Disease phenotype at diagnosis in pediatric Crohn's disease: 5-year analyses of the EUROKIDS registry

Authors

  • Charlotte I. de Bie MD,

    1. Department of Pediatric Gastroenterology, Erasmus MC-Sophia Children's Hospital, Rotterdam, The Netherlands
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  • Anders Paerregaard MD, PhD,

    1. Department of Pediatrics, Hvidovre University Hospital, Copenhagen, Denmark
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  • Sanja Kolacek MD, PhD,

    1. Referral Center for Pediatric Gastroenterology and Nutrition, Children's Hospital Zagreb, Zagreb, Croatia
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  • Frank M. Ruemmele MD, PhD,

    1. Université Paris Descartes, Sorbonne Paris Cité, Assistance Publique Hôpitaux de Paris, Hôpital Necker-Enfants Malades, Pediatric Gastroenterology Unit, Paris, France
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  • Sibylle Koletzko MD, PhD,

    1. Division of Pediatric Gastroenterology and Hepatology, Dr. von Haunersches Kinderspital, Ludwig-Maximilians-Universität, Munich, Germany
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  • John M.E. Fell MD,

    1. Department of Pediatric Gastroenterology, Chelsea and Westminster Hospital, London, United Kingdom
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  • Johanna C. Escher MD, PhD,

    Corresponding author
    1. Department of Pediatric Gastroenterology, Erasmus MC-Sophia Children's Hospital, Rotterdam, The Netherlands
    • Erasmus MC-Sophia Children's Hospital, Pediatric Gastroenterology, Department of Pediatrics, Dr. Molewaterplein 60, 3015 GJ, Rotterdam, The Netherlands
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  • the EUROKIDS Porto IBD Working Group of ESPGHAN (see Appendix)


  • The EUROKIDS project received financial support from ESPGHAN.

Abstract

Background:

It has been speculated that pediatric Crohn's disease (CD) is a distinct disease entity, with probably different disease subtypes. We therefore aimed to accurately phenotype newly diagnosed pediatric CD by using the pediatric modification of the Montreal classification, the Paris classification.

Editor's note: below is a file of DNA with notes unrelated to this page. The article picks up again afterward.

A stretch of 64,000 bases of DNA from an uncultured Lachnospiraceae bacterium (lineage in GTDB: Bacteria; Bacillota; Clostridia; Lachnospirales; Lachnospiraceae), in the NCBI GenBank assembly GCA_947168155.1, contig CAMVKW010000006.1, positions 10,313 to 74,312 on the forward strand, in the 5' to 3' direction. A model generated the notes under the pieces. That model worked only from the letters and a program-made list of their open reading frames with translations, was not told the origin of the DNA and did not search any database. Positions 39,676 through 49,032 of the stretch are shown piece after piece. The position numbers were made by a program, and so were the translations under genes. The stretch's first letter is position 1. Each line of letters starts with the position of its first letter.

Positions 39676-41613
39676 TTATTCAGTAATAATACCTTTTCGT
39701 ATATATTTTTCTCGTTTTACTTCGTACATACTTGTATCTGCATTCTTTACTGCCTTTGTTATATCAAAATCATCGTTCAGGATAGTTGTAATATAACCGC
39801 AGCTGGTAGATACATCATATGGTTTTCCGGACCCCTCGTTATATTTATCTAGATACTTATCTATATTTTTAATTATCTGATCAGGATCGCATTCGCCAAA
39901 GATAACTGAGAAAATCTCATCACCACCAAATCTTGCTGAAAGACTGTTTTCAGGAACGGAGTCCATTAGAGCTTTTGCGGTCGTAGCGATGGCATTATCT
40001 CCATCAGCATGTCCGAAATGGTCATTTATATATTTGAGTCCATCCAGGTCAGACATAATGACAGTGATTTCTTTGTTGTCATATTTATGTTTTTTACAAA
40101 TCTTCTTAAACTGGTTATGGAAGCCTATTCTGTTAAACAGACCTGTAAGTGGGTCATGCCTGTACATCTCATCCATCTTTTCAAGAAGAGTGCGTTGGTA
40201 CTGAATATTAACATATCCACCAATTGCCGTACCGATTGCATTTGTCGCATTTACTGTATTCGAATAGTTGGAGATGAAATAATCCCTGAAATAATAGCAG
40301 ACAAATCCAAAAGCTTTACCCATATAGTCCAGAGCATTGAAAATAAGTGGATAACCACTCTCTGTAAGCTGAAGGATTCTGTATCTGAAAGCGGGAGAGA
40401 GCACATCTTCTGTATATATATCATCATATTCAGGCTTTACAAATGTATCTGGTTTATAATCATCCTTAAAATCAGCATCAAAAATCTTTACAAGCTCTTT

Methods:

Information was collected from the EUROKIDS registry, a prospective, web-based registry of new-onset pediatric IBD patients in 17 European countries and Israel. When a complete diagnostic workup was performed (ileocolonoscopy, upper gastrointestinal [GI] endoscopy, small bowel imaging), CD patients were evaluated for ileocolonic disease extent, esophagogastroduodenal involvement, and jejunal/proximal ileal involvement. Disease behavior and the occurrence of granulomas were also analyzed.

Results:

In all, 582 pediatric CD patients could be classified according to the Paris classification. Isolated terminal ileal disease (±limited cecal disease) was seen at presentation in 16%, isolated colonic disease in 27%, ileocolonic disease in 53%, and isolated upper GI disease in 4% of patients. In total, 30% had esophagogastroduodenal involvement and 24% jejunal/proximal ileal disease. Patients with L2 disease were less likely to have esophagogastroduodenal involvement or stricturing disease than patients with L1 or L3 disease. Terminal ileal disease and stricturing disease behavior were more common in children diagnosed after 10 years of age than in younger patients. Granulomas were identified in 43% of patients.

Conclusions:

Accurate phenotyping is essential in pediatric CD, as this affects the management of individual patients. Disease phenotypes differ according to age at disease onset. The Paris classification is a useful tool to capture the variety of phenotypic characteristics of pediatric CD. (Inflamm Bowel Dis 2012;)

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